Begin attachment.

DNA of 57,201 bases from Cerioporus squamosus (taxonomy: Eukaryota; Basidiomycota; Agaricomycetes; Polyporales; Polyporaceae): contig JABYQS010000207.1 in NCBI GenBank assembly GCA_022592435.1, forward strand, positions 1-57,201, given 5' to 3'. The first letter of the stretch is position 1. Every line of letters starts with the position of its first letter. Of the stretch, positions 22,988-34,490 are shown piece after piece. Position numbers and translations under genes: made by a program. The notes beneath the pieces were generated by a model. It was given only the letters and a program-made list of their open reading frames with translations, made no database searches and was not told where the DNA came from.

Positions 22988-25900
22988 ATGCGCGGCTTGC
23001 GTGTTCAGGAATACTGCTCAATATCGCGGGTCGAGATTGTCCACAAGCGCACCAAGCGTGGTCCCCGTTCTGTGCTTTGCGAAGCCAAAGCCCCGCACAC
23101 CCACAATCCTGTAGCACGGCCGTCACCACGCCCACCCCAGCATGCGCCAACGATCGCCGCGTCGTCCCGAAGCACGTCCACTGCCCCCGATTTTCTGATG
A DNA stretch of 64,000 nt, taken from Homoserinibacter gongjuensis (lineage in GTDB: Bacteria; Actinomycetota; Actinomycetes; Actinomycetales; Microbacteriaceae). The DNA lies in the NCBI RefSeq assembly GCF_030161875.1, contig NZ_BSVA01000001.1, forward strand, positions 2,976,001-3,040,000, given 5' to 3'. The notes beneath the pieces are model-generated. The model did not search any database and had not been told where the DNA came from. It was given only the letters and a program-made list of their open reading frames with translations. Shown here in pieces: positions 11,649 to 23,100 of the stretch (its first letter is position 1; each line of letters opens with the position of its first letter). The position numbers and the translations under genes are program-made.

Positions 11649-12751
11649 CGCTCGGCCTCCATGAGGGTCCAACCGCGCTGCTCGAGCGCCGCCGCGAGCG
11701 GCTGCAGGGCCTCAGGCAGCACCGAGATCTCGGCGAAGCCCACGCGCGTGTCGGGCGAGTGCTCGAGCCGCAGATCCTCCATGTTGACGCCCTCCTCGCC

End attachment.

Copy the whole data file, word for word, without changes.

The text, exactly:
DNA of 57,201 bases from Cerioporus squamosus (taxonomy: Eukaryota; Basidiomycota; Agaricomycetes; Polyporales; Polyporaceae): contig JABYQS010000207.1 in NCBI GenBank assembly GCA_022592435.1, forward strand, positions 1-57,201, given 5' to 3'. The first letter of the stretch is position 1. Every line of letters starts with the position of its first letter. Of the stretch, positions 22,988-34,490 are shown piece after piece. Position numbers and translations under genes: made by a program. The notes beneath the pieces were generated by a model. It was given only the letters and a program-made list of their open reading frames with translations, made no database searches and was not told where the DNA came from.

Positions 22988-25900
22988 ATGCGCGGCTTGC
23001 GTGTTCAGGAATACTGCTCAATATCGCGGGTCGAGATTGTCCACAAGCGCACCAAGCGTGGTCCCCGTTCTGTGCTTTGCGAAGCCAAAGCCCCGCACAC
23101 CCACAATCCTGTAGCACGGCCGTCACCACGCCCACCCCAGCATGCGCCAACGATCGCCGCGTCGTCCCGAAGCACGTCCACTGCCCCCGATTTTCTGATG
A DNA stretch of 64,000 nt, taken from Homoserinibacter gongjuensis (lineage in GTDB: Bacteria; Actinomycetota; Actinomycetes; Actinomycetales; Microbacteriaceae). The DNA lies in the NCBI RefSeq assembly GCF_030161875.1, contig NZ_BSVA01000001.1, forward strand, positions 2,976,001-3,040,000, given 5' to 3'. The notes beneath the pieces are model-generated. The model did not search any database and had not been told where the DNA came from. It was given only the letters and a program-made list of their open reading frames with translations. Shown here in pieces: positions 11,649 to 23,100 of the stretch (its first letter is position 1; each line of letters opens with the position of its first letter). The position numbers and the translations under genes are program-made.

Positions 11649-12751
11649 CGCTCGGCCTCCATGAGGGTCCAACCGCGCTGCTCGAGCGCCGCCGCGAGCG
11701 GCTGCAGGGCCTCAGGCAGCACCGAGATCTCGGCGAAGCCCACGCGCGTGTCGGGCGAGTGCTCGAGCCGCAGATCCTCCATGTTGACGCCCTCCTCGCC